Background: Recently pericardial adipose tissue (PAT) has been shown to be an independent predictor of atrial fibrillation (AF). Atrial PAT may influence underlying atrial musculature creating a substrate for AF. This study sought to validate the assessment of total and atrial PAT by standard cardiovascular magnetic resonance (CMR) measures and describe and validate a three dimensional atrial PAT model. Methods. 10 merino cross sheep underwent CMR using a 1.5 Tesla system (Siemens, Sonata, Erlangen, Germany). Atrial and ventricular short axis (SA) images were acquired, using ECG -gated steady state free precession sequences. In order to quantify total volume of adipose tissue, a three dimensional model was constructed from consecutive end-diastolic images using semi-automated software. Regions of adipose tissue were marked in each slice followed by linear interpolation of pixel intensities in spaces between consecutive image slices. Total volume of adipose tissue was calculated as a total volume of the three dimensional model and the mass estimated from volume measurements. The sheep were euthanized and pericardial adipose tissue was removed and weighed for comparison to the corresponding CMR measurements. Results: All CMR adipose tissue estimates significantly correlated with autopsy measurements (ICC > 0.80; p < 0.03). Intra- observer reliability in CMR measures was high, with 95% levels of agreement within 5.5% (ICC = 0.995) for total fat mass and its individual atrial (95% CI ± 8.3%, ICC = 0.993) and ventricular components (95% CI ± 6.6%, ICC = 0.989). Inter- observer 95% limits of agreement were within ± 10.7% (ICC = 0.979), 7.4% (ICC = 0.991) and 7.2% (ICC = 0.991) for atrial, ventricular and total pericardial adipose tissue, respectively. Conclusion: This study validates the use of a semi-automated three dimensional atrial PAT model utilizing standard (clinical) CMR sequences for accurate and reproducible assessment of atrial PAT. The measurement of local cardiac fat stores via this methodology could provide a sensitive tool to examine the regional effect of fat deposition on atrial substrate which potentially may influence AF ablation strategies in obese patients.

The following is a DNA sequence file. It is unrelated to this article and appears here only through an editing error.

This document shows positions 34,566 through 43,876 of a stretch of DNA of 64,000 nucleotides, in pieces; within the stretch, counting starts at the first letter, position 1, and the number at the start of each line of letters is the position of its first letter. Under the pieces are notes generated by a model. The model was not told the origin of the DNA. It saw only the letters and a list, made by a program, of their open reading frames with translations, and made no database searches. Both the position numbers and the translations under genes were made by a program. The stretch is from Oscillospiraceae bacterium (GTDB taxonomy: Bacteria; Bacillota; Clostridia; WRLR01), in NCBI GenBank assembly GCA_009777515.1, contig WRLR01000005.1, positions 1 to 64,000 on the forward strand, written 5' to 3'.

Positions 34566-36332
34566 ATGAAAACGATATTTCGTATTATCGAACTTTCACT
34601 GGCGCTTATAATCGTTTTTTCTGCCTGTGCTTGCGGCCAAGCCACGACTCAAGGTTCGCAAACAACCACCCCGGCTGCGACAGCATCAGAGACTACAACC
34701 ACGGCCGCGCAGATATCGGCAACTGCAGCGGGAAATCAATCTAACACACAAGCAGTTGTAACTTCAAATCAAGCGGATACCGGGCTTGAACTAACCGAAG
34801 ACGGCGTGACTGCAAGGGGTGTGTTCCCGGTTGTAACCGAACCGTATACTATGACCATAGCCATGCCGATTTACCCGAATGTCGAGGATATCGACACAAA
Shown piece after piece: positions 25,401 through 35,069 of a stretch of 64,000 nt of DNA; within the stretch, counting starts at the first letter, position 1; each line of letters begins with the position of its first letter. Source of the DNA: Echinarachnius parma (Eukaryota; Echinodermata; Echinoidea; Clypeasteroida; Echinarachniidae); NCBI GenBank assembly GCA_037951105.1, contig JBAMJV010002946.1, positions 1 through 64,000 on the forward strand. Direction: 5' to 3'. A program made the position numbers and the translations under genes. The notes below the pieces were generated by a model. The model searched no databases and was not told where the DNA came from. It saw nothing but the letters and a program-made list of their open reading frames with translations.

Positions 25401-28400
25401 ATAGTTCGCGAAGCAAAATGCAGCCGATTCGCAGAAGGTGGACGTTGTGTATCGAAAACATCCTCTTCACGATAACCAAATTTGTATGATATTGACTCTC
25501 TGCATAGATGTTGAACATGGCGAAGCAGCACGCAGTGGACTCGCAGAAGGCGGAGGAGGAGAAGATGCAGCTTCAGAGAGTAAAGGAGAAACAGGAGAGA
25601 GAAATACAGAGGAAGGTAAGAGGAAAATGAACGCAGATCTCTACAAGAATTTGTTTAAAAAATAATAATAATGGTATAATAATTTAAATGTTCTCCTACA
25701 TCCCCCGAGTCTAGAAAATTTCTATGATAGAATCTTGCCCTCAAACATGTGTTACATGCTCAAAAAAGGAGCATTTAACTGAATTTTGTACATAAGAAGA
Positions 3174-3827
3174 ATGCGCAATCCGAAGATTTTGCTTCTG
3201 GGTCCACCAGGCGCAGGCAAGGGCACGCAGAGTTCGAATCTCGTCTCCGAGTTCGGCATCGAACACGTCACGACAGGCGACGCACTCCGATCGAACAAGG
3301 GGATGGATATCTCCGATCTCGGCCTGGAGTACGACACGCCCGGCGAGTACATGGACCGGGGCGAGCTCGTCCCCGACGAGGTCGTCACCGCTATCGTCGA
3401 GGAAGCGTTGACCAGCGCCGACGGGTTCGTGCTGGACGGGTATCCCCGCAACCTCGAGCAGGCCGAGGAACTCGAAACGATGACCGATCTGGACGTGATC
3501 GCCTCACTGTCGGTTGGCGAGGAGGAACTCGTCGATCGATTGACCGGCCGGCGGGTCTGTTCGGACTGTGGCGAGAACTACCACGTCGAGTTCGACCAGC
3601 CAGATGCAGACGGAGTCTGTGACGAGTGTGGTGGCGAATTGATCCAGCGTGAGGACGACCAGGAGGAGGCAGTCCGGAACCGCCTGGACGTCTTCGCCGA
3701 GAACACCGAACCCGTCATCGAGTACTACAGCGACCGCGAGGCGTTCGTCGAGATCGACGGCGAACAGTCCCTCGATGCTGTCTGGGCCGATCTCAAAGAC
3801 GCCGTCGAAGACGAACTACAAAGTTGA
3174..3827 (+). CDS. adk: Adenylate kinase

- Pericardial adipose tissue